recordDate, recordHour, recordWindSpeed, recordTemp);
            records.add(record);
        }
        return records;

    } 

Assuming Java 8 or more:

First, change your year, month day, hour to a LocalDateTime property of your WeatherRecord (I guess the class name should drop the "s"), it will be easier to handle.

Then, I should look into stream(), where you will be ablt to filter and retrieve what you need in your arrayList of WeatherRecord.

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Please try the code shown below. Use LocalDate to represent your year-month-day. Then use streams to filter and collect your targeted objects.

class WeatherRecord{
    double recordTemp;
    LocalDate localDate;
    String siteName;
}

…and…

WeatherRecord w1 = new WeatherRecord();
w1.setRecordTemp(1);
w1.setSiteName("UK");
w1.setLocalDate(LocalDate.of(recordYear, recordMonth, recordDate));       
records.add(w1);

List<WeatherRecord> filteredList =
    list
    .stream()
    .filter( w -> w.getRecordTemp() <= 0 )
    .collect( Collectors.toList() )
;

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How many days did the temperature fall to or below 0.0 anywhere in the UK

The very good Answer by dassum gets us most of the way, but omitted the part about getting to a list of distinct dates. Let's push that code a bit farther.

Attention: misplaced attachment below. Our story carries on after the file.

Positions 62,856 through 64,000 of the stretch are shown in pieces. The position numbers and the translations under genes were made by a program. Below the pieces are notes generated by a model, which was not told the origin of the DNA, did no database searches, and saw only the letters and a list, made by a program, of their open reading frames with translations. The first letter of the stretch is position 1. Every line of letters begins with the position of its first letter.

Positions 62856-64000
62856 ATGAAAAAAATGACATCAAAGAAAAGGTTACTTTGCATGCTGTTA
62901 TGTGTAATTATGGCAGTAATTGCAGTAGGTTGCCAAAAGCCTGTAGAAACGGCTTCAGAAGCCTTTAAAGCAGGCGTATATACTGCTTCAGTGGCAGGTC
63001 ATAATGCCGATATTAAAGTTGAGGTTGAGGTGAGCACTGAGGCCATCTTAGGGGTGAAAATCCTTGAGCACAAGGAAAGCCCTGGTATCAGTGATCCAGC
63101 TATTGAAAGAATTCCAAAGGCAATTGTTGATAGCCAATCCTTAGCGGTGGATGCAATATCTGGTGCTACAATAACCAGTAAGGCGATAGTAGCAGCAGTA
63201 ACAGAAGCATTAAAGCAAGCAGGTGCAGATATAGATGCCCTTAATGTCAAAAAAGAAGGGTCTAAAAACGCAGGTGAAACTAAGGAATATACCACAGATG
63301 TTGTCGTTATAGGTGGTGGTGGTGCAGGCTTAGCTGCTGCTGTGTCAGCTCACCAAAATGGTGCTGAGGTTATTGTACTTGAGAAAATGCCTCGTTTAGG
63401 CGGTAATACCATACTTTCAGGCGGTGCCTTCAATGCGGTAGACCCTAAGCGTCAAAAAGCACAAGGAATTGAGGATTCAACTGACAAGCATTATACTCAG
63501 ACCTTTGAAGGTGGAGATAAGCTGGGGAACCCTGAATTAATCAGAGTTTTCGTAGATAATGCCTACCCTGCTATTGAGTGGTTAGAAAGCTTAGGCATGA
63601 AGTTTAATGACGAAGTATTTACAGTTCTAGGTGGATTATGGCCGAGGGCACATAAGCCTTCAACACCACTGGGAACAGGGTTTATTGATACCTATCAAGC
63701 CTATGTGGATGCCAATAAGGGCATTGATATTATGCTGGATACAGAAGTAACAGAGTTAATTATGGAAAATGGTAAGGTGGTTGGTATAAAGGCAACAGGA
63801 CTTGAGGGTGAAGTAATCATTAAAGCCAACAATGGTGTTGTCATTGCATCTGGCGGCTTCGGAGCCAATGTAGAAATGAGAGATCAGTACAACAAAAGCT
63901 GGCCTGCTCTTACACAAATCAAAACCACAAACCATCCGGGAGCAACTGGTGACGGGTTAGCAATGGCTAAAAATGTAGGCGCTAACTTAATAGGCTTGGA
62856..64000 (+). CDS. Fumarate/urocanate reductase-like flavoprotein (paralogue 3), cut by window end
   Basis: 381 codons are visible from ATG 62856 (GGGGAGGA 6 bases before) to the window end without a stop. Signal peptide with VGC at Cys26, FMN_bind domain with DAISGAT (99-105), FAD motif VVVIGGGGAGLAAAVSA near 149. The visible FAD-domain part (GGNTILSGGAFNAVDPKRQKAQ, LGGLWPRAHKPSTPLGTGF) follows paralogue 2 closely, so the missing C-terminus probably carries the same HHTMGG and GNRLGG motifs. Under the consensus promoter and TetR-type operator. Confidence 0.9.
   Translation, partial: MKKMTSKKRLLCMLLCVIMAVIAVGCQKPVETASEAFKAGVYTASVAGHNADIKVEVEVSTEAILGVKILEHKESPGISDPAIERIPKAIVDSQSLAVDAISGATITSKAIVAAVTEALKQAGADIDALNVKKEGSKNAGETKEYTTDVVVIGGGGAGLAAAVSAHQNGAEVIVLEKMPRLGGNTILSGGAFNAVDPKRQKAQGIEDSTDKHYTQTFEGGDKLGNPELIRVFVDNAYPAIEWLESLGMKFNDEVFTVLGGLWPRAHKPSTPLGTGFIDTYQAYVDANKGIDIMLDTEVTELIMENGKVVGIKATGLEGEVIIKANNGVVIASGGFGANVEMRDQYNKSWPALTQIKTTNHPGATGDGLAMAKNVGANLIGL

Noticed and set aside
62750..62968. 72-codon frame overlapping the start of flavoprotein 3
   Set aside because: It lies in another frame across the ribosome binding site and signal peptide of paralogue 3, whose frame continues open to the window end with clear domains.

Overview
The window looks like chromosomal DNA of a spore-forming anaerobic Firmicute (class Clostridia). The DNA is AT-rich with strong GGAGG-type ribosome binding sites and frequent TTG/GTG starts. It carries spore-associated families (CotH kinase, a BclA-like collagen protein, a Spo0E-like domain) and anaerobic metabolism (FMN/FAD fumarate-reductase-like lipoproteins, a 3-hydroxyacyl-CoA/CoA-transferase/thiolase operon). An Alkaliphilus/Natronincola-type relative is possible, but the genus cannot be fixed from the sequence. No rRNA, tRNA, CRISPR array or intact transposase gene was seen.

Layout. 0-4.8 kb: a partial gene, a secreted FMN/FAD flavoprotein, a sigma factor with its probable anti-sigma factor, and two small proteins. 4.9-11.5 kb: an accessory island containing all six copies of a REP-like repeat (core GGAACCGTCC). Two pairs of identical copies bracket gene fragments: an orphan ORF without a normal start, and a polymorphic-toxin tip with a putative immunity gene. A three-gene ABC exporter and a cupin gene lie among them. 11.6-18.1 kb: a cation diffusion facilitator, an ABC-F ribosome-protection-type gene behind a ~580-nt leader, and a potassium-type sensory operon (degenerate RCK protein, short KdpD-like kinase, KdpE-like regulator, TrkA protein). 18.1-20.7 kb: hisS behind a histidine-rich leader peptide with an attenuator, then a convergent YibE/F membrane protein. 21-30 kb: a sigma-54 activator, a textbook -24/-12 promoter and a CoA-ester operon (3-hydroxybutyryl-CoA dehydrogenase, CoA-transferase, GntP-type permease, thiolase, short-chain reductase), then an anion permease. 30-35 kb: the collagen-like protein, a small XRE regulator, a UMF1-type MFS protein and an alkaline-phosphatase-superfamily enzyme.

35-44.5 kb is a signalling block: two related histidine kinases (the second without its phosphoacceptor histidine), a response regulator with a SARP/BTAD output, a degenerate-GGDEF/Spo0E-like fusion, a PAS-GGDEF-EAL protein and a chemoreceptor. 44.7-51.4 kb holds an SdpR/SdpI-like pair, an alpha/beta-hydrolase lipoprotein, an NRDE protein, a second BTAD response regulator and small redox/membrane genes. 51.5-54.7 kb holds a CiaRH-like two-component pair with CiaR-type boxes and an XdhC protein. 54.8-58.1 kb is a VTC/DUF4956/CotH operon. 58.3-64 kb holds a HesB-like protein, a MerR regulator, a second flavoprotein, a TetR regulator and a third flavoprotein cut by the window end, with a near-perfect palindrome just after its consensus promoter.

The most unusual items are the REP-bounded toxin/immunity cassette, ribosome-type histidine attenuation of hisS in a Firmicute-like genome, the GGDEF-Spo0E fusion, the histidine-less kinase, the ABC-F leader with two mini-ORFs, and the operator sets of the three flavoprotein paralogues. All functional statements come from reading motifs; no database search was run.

Our WeatherSample class is shown first.

Notice that we use BigDecimal rather than float or double or Float or Double, to avoid the inaccuracy of floating-point technology.

To compare a pair of BigDecimal objects, we cannot use the operators such as < or <=. We must call compareTo of the Comparable interface, which returns a negative integer if the first object is less than the second. So we can test for the result of compareTo being less than zero. See this Question for more info.

package work.basil.example;

        import java.math.BigDecimal;
        import java.time.LocalDate;
        import java.util.Objects;

final public class WeatherSample
{
    // ----------|  Member fields  |---------------------------
    final private LocalDate localDate;
    final private int hour;
    final private String siteName;
    final private BigDecimal recordTemp;

    // ----------|  Constructors  |---------------------------
    public WeatherSample ( LocalDate localDate , int hour , String siteName , BigDecimal recordTemp )